Often, when we think about “stranger danger,” visions of grubby, mean-looking men in dirty white vans come to mind. However, the reality is most child abductors are generally pleasant looking and friendly, while exuding a friendly, irresistible charm. They can also be women.

Predators have a variety of lures in their arsenals that are extracted at well-calculated moments. Some of those may include:

  • The Assistance Lure where a friendly looking stranger asks a child for directions or help with finding a lost puppy or kitten.
  • The Candy Lure is designed to have a child reach towards the stranger for a piece of candy making it easy to snatch their arm and pull them close.
  • The Emergency Lure is when a stranger may tell the child that Mommy is sick and wants him to come home. If they are in a store, the predator may insist the building is on fire and coax the child to step outside to be easily grabbed and carried off.
  • The Celebrity Lure is used to persuade gullible children to come with them by using the name of a favorite celebrity or icon such as Kung Fu Panda or SpongeBob.

It’s important for parents to educate their children about stranger danger as early as possible, and teach them life skills they can safely grow up with. However, doing so requires a certain finesse so that you don’t make them afraid of everything and everyone. You just want to make them aware that there are good people and bad people while teaching them how to tell the difference.

  • The first rule is to tell children not to talk to people they don’t know. They should also never take anything from a stranger without your permission.
  • Teach your child their home address and phone number as early as possible. They should also learn how to call 9-1-1 in case of an emergency.
  • Let your child know they should not answer questions from people they don’t know, and refuse to go with them no matter how official or friendly they may appear. Children should understand that when adults really need help they will go to other adults – not a kid.
  • Advise your child to run away or loudly scream, “I don’t know you!” if a stranger approaches them and they feel threatened. They should immediately report the incident to a parent or trusted adult such as a store clerk, policeman, teacher, or neighbor.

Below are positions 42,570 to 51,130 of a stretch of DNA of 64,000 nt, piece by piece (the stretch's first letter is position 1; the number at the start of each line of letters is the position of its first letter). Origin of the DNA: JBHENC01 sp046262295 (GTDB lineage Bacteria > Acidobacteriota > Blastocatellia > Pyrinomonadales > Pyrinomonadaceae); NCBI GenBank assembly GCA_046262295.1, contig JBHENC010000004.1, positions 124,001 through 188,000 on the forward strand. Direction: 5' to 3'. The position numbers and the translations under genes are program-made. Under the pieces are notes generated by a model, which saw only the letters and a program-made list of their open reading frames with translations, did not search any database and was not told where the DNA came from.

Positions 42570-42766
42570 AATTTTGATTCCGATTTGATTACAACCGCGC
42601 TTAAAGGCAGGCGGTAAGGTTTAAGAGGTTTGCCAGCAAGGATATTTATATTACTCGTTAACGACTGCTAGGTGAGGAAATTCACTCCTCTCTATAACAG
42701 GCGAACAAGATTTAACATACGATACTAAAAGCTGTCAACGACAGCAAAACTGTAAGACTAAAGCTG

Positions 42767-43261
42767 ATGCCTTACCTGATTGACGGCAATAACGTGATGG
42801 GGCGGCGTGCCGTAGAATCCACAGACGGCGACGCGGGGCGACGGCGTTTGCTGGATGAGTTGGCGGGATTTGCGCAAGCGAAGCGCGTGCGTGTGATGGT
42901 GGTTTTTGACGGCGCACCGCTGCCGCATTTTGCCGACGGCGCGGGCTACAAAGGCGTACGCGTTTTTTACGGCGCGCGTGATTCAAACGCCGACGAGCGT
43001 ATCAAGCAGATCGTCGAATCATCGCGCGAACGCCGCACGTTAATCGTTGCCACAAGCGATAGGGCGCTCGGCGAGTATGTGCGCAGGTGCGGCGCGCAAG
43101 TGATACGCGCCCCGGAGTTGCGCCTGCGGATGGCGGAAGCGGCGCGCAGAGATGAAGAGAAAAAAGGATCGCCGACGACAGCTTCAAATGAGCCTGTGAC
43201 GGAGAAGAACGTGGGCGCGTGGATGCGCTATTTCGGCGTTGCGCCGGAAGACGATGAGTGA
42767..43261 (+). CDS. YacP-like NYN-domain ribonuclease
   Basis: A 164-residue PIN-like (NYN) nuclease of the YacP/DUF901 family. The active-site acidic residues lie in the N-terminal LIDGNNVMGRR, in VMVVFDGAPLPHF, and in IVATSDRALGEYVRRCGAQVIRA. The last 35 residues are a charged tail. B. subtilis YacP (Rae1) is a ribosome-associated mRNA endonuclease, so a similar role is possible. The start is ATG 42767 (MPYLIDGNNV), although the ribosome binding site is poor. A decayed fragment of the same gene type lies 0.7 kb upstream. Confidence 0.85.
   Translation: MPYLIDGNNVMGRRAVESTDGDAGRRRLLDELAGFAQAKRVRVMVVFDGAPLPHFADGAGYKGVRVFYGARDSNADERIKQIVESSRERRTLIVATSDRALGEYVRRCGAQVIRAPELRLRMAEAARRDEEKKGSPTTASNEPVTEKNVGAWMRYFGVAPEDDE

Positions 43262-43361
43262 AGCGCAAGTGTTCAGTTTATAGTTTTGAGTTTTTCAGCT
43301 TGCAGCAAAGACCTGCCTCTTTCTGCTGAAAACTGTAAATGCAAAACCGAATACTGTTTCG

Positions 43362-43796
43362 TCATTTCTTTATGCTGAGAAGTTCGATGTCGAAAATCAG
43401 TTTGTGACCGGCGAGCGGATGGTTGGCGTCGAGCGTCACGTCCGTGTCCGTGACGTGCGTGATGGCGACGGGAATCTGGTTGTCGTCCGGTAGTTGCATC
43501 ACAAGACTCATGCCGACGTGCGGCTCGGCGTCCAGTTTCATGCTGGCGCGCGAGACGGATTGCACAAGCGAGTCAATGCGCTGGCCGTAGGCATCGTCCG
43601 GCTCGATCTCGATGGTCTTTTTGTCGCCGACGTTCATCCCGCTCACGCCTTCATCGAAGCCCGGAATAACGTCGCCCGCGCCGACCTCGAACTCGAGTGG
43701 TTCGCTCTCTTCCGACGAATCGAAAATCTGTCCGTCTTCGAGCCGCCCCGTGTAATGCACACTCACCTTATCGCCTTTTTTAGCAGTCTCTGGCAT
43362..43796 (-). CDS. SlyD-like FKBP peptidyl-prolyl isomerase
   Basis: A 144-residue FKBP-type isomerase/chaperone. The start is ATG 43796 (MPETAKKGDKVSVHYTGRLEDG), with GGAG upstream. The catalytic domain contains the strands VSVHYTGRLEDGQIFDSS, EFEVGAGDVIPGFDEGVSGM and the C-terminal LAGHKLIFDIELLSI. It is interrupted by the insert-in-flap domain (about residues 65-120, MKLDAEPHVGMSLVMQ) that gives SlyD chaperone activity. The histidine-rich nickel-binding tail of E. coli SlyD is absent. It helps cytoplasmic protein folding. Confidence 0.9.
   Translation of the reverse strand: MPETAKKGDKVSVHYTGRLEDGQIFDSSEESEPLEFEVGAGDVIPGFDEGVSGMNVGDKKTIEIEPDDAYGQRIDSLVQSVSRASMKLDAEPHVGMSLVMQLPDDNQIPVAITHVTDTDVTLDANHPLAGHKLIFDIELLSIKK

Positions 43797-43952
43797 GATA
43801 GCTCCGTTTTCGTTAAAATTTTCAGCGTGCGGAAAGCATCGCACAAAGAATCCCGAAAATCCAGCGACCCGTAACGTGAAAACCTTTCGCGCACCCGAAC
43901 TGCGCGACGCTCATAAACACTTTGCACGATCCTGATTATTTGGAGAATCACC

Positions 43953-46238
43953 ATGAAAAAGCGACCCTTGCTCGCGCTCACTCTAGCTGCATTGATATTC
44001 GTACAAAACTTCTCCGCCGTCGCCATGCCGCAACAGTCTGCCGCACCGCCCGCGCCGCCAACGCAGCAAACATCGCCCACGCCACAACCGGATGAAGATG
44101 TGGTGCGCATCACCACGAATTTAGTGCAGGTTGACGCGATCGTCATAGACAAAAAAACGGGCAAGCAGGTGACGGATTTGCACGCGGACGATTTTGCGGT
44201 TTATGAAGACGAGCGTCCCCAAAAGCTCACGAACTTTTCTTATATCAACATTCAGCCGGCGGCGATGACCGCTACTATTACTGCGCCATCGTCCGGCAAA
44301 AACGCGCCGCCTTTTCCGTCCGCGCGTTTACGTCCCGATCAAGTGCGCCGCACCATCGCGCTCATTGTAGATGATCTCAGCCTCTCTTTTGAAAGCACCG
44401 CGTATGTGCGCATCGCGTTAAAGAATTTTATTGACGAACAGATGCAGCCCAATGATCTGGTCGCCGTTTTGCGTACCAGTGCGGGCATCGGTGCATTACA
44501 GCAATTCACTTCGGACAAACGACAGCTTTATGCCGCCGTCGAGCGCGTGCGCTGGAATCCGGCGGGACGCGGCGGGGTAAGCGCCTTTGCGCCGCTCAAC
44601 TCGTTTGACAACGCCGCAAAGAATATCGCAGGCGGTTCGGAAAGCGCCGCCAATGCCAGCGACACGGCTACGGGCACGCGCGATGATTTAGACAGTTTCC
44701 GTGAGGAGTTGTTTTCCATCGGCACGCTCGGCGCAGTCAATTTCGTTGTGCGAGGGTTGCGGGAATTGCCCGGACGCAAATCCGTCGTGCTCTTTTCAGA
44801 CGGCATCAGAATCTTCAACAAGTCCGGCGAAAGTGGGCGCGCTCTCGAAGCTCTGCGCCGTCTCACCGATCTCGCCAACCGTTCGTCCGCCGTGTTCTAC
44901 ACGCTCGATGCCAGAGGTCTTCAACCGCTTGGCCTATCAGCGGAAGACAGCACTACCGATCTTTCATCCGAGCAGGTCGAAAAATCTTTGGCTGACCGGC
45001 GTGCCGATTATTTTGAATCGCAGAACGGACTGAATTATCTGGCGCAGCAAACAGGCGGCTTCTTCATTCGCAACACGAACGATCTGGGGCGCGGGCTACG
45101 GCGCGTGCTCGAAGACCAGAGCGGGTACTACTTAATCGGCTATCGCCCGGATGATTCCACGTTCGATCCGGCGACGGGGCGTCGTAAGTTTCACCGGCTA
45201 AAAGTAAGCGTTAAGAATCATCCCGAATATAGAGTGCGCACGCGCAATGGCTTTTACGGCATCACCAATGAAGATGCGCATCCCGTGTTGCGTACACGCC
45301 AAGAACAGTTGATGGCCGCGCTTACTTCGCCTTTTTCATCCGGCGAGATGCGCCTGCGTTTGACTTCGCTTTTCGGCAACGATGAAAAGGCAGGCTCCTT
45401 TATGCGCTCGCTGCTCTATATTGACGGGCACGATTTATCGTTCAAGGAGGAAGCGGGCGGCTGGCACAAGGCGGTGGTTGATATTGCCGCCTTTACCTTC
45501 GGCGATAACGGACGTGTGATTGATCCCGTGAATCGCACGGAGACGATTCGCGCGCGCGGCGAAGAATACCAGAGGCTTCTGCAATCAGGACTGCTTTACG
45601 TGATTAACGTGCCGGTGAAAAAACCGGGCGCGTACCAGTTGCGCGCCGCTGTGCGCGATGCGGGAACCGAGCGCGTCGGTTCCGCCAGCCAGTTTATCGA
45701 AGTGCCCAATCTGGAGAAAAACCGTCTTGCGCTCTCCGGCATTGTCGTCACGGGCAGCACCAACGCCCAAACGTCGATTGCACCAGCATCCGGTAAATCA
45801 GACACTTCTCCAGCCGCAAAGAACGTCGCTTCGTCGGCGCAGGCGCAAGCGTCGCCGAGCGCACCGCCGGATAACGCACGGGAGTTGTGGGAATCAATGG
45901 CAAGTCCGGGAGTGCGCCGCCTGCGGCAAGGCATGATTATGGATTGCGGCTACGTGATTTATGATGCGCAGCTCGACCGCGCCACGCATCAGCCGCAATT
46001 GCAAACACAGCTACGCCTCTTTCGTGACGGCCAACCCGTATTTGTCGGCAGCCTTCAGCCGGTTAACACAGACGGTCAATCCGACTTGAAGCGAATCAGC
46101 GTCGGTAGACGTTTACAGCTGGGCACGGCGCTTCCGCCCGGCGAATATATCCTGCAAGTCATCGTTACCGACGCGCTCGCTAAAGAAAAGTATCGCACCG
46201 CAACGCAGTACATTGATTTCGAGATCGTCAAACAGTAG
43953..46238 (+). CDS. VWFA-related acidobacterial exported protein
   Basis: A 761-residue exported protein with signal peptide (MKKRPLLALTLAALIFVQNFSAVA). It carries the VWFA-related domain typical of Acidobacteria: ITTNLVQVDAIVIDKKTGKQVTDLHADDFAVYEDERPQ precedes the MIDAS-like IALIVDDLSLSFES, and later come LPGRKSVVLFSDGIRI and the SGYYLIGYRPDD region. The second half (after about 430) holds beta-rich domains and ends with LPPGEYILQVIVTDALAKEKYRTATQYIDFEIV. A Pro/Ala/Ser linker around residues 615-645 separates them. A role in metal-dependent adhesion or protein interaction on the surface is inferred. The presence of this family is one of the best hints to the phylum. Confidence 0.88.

• Don’t put your child’s name on anything that would be visible to a stranger. This includes outer clothing, backpacks, or lunch boxes. If a predator knows a child’s name, he or she can use that to put a child at ease while talking to them. Instead, write their name on the inside of the backpack or jacket where it cannot be easily seen.
  • Develop an easy-to-remember password that your child can remember if an adult (even someone they may know) is trying to take them somewhere. If the adult doesn’t know the password, then the child should not go with them.
  • Teach your child about the “buddy system” and how they should avoid going anywhere alone. There is safety is numbers which is a good rule that will serve them well into adulthood.

If your child should become separated from you in a store, immediately alert the closest employee and ask for a Code Adam. This will cause the store to be immediately locked down and make it easier to locate your child.

If your child is missing from home or another location, immediately contact the local authorities. The National Center for Missing and Exploited Children advises every parent to have a Child ID Kit which will help law enforcement when searching for a child. The kit should include a recent picture, detailed physical description, fingerprints, DNA sample, and medical and dental reports. You can find more information on what to include in a Child ID Kit here: http://www.missingkids.com/ChildID

We hope this information was helpful. If you would like information regarding Dr. Daniel’s services that include handling anxiety and developing life skills, please feel free to contact us for more information.

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